In the end, Lantz believes that bike share can work under the permit system,”Bike Nation has everything to lose by not having a successful implementation.”

For its part, Bike Nation is reaching out to both public and private entities about kiosk placement.

“Connectivity to transit, employment centers, educational facilities, points of interests and other related locations is paramount,” Fretheim adds. “We are placing kiosks in public right of way and private businesses.  We have already received a number of calls from businesses that have approached us to consider their locations.  Determining kiosk locations is an ongoing process and we plan to release tentative locations in mid to late July.”

Neither Bike Nation nor city staff predict that bike share will be an overnight success in Los Angeles or that the permitting and kiosk placement system won’t need some tweaks.

“Anything that’s new, that’s never been tried before, the first iteration might need to be tweaked,” explains Sarno.

Bike Nation opened a portion of its first venture in Anaheim this past weekend.  Streetsblog is taking a field trip this Friday to test the system,  We’ll have a full report on the bikes, kiosks and everything else next Monday or Tuesday.  And yes, a Bike Nation membership purchased in Anaheim will work just fine in Los Angeles later this year.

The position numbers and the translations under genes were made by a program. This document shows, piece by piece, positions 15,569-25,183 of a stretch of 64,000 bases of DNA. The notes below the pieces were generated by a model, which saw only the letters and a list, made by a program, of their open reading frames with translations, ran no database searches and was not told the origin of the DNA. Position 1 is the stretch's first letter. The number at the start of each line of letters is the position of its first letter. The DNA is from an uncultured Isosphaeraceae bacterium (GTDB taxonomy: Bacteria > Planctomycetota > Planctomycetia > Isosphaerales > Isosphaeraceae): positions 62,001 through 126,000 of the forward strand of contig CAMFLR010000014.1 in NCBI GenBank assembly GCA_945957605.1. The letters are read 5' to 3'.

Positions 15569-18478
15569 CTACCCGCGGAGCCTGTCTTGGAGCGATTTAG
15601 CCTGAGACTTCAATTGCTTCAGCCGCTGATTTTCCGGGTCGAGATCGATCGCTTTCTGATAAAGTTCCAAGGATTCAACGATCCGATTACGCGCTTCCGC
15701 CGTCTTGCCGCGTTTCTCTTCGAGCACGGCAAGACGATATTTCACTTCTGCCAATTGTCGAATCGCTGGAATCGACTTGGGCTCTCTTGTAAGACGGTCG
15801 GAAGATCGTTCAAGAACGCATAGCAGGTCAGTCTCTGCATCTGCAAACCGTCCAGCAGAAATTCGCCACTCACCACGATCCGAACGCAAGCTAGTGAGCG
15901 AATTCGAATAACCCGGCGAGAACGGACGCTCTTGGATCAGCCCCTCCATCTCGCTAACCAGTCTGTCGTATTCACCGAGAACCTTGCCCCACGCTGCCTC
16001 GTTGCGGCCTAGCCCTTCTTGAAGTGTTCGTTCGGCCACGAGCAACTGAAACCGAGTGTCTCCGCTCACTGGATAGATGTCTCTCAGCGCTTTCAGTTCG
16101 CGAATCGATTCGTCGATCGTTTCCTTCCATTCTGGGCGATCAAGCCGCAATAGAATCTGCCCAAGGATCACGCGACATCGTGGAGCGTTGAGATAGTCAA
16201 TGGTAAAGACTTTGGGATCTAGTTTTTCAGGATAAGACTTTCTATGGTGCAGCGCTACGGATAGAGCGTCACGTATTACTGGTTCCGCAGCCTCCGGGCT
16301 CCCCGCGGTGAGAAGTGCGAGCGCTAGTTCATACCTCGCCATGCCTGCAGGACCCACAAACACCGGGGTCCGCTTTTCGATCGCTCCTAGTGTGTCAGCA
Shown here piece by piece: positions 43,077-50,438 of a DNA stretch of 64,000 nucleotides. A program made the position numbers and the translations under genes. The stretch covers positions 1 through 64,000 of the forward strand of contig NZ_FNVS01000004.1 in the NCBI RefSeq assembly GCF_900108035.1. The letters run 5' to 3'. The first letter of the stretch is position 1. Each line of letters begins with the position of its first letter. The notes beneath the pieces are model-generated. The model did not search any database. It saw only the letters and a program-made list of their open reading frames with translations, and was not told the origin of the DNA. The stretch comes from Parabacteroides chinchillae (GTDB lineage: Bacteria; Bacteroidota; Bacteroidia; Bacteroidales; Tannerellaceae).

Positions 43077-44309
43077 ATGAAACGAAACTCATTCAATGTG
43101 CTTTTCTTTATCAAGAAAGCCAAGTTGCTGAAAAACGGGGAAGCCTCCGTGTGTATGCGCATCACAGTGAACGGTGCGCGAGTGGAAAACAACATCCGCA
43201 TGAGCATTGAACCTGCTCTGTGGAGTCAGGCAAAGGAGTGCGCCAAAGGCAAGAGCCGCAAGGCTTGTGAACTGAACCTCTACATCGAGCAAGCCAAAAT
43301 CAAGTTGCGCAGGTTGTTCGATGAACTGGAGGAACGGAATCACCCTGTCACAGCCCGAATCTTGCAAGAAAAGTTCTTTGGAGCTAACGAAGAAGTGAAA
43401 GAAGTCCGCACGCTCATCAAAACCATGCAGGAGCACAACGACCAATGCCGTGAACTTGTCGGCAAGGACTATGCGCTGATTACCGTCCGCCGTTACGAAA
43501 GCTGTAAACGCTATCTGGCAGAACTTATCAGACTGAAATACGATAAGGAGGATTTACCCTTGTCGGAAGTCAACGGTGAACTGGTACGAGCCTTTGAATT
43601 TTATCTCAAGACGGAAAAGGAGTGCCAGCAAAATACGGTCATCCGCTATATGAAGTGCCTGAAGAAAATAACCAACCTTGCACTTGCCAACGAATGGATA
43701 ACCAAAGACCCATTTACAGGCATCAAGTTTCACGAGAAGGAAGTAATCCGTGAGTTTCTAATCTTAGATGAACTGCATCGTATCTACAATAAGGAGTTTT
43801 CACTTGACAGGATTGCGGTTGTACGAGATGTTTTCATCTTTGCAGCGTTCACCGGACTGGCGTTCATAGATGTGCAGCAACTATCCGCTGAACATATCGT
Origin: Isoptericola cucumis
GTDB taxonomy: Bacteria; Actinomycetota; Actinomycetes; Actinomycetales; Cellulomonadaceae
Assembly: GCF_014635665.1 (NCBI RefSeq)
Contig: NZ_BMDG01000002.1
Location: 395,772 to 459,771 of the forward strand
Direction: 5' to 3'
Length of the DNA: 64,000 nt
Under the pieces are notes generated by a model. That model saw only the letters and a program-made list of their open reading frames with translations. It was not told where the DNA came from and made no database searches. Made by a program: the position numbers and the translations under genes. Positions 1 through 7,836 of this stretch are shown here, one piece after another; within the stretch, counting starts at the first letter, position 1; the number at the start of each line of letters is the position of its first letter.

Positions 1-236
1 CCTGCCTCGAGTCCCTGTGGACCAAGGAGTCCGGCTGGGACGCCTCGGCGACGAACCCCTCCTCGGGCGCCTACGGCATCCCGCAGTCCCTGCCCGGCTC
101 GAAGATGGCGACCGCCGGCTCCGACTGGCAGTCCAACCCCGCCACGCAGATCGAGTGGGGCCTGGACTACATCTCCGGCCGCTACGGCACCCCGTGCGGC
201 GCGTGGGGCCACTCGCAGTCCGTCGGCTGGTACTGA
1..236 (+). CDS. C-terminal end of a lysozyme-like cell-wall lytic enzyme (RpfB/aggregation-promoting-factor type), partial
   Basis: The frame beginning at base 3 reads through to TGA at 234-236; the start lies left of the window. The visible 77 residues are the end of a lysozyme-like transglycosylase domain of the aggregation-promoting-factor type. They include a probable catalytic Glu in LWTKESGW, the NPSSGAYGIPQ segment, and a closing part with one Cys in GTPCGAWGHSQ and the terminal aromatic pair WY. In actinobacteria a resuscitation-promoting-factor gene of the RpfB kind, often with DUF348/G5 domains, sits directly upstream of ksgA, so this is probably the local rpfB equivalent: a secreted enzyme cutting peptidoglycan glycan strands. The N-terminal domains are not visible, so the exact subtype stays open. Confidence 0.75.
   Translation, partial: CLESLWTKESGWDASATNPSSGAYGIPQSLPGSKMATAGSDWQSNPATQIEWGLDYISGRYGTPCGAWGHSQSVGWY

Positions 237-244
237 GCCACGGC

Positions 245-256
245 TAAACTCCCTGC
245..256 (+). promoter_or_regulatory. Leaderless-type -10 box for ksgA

Bike Nation has clarified that the Anaheim launch won’t be until late July.  I based the last paragraph off this article in the Orange County Register, but staff at Bike Nation clarified that the launch was moved while some logistics were ironed out.

More: Bike Nation Responds to User Questionnaire 

  • civitoss

    The main thing the City loses with this deal is the ability to establish a second bottom line.  Profit seeking is a great motivator, but without established performance metrics from the City (number of trips/bike/day), we could potentially lose out.  Will Bike nation offer the first 20 minutes for free in order to encourage bike share’s intended role in short tripmaking?  It’s conceivable that the most profitable system is one where advertising is in place on the kiosks, but the cost of entry is so high that the bikes never go anywhere.  They would save millions in maintenance and operating costs!

    That said, I’m cautiously optimistic and curious to see how this evolves.

  • Irwinc

    Why is the last paragraph crossed out?

    My main issue with this deal is that this is a City of LA initiative and not a County/Metro project. That means Bike Nation will not be able to install bike stations in unincorporated areas (e.g. East LA, Marina del Rey) or neighborhoods that falls in other municipality (e.g. Culver City, Santa Monica, West Hollywood).

    Another potential problem is form of payment. We already have a transit payment system (TAP) but I’m guessing City of LA and Bike Nation didn’t even get that far down to the fine prints. The last paragraph (which is crossed out) seems to suggest you have to purchase a membership and presumably use some form of RFID or magnetic swipe card to access the bikes. I really hope whatever payment/validation system Bike Nation uses is TAP compatible.